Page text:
After the correct drain interval then the tech added to correct amount of oil to the engine. The correct amount was not necessarily the publicized amount -- in the owners manual -- but was tied to the car's VIN. (This was to note a change in a component -- say with the Turbo a change in the oil tank with the new tank having a change in shape and volume -- which required the 1st car and all subsequent cars to have a "custom" oil refill amount noted.)

I might also note the oil nozzle in the service bay displayed the amount of oil dispensed to 0.01 liters so if the oil refill amount was 8.25l the could add 8.25l of oil and know it from the nozzle reading.

After the specified amount of oil was added to the engine the engine was started and an oil level check made. Starting with a hot engine this didn't take hardly any time. Then the tech would check the oil level via the electronic oil level system and confirm its reading agreed with the known and correct amount of oil in the engine.

DIYers would use the electronic system to "measure" the oil to determine when the engine had the "right" amount of oil in it, and that's risky.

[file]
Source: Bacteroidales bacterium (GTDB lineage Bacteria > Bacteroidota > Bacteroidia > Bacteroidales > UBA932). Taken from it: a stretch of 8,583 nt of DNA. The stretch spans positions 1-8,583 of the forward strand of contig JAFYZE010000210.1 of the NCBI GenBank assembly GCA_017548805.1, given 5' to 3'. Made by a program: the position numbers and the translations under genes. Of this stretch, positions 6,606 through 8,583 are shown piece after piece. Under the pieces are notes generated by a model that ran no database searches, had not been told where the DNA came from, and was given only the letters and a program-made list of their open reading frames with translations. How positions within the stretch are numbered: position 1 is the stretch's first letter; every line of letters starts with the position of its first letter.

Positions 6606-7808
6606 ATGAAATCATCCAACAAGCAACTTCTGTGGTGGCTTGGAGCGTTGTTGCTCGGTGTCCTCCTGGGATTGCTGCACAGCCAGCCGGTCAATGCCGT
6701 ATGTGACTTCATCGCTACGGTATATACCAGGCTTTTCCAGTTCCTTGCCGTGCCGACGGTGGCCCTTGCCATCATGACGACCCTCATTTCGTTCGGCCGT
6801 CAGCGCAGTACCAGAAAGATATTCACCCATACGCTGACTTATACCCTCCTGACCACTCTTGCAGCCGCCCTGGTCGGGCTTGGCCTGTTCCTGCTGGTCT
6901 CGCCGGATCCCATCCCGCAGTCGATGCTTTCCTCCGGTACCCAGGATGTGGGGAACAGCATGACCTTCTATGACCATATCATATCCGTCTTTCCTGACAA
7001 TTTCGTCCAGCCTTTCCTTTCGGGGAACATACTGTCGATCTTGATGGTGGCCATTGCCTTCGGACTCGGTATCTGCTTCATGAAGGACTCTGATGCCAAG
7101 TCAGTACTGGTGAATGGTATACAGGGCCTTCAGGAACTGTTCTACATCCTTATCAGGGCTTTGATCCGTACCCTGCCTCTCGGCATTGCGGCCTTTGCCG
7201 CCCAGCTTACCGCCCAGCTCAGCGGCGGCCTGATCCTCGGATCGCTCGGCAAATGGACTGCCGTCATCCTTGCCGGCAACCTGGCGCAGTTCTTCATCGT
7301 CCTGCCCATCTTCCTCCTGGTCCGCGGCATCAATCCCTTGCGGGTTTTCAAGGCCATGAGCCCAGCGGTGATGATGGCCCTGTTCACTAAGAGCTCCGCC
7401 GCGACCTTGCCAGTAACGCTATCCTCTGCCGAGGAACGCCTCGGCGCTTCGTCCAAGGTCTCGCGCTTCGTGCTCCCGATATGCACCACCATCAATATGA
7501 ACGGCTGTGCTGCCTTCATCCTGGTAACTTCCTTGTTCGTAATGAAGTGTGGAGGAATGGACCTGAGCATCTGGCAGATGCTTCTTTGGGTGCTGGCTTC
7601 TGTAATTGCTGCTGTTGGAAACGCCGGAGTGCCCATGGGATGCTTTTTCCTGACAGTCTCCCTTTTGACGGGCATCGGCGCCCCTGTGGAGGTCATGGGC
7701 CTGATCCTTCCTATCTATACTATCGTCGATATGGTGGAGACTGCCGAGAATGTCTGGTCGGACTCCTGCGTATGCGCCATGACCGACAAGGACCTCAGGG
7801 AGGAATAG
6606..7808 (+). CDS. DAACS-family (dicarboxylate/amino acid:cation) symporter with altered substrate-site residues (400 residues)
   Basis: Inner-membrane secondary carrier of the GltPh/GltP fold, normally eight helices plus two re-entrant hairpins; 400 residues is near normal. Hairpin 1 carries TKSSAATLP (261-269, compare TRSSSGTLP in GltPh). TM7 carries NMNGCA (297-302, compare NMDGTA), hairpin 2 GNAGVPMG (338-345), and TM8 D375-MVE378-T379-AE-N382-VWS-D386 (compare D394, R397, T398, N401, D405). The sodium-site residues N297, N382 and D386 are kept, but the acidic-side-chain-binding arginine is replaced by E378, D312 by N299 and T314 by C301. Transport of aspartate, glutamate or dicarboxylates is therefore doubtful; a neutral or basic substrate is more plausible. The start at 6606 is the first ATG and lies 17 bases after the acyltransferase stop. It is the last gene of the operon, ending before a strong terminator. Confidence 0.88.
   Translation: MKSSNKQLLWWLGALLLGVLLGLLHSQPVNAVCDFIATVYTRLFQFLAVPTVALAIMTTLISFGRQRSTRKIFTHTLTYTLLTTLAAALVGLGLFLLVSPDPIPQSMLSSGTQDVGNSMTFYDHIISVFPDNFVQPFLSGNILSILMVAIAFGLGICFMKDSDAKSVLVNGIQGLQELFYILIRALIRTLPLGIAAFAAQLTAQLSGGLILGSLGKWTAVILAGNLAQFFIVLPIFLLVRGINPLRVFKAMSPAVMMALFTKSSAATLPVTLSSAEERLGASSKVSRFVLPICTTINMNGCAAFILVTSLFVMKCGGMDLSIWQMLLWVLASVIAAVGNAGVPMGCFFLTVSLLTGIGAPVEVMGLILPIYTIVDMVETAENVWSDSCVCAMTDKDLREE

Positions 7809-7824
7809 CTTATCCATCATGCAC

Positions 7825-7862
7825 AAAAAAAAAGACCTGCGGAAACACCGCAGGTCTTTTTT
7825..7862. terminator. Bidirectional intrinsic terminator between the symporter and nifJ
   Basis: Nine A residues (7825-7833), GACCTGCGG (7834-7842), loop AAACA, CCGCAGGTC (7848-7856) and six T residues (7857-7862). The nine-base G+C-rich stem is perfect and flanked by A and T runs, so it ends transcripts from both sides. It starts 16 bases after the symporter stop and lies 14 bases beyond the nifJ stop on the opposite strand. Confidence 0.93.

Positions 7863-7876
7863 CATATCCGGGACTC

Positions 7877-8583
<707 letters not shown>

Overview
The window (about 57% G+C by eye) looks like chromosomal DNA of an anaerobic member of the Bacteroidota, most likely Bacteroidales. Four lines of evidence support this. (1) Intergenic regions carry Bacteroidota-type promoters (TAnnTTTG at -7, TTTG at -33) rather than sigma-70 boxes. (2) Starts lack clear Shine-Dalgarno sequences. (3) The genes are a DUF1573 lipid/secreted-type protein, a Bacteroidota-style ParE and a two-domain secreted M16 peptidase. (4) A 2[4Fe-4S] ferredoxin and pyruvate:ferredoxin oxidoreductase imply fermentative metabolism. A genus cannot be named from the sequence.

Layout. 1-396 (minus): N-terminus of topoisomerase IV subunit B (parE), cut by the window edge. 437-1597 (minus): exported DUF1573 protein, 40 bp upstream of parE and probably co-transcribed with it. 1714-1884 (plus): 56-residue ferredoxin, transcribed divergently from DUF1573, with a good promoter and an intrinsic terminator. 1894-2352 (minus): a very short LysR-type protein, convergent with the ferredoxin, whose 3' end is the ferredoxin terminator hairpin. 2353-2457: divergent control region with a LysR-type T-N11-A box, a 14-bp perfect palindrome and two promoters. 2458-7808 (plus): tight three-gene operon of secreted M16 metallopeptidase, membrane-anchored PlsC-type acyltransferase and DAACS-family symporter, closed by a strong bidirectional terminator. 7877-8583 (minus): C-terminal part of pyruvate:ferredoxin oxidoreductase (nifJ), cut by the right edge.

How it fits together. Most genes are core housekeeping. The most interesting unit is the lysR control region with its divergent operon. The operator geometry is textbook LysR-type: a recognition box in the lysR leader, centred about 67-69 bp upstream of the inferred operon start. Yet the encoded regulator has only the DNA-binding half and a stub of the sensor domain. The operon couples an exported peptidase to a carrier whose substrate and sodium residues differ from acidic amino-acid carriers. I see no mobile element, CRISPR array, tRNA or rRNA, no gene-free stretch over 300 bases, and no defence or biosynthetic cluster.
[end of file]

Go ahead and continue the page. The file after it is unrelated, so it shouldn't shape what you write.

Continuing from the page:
The black as coal dipstick is normal.

My 2002 VW Golf TDi had an oil dipstick and while it wasn't very long it too was black as coal even right after an oil change. Diesel engines really load the oil with soot and an oil change leaves enough residual oil in the engine that the fresh oil is discolored right away. Didn't seem to have any negative effect. That 1.9l engine ran as strong at 150K miles as it did a 5K miles. The engine felt indestructible.
 

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That's just proof to me that dipsticks aren't as accurate as one would think. Manual says 7qts with filter. Change oil add "6" qts. Start it, let it sit 10 mins. See where 1 qt low is exactly now. Mark it. Add 1 qt. Let sit. See where full is. Done.
I find it odd that people say "Go by the manual"........unless it doesn't suit their needs. Once I change oil/oil filter on a vehicle and know where the 1qt low/full marks are, and get used to the engine needing or NOT needing oil, I hardly ever check it. Never had a problem.
Note: If you take some 00 steel wool and scruff up the dipstick it makes it a whole lot easier to read!!!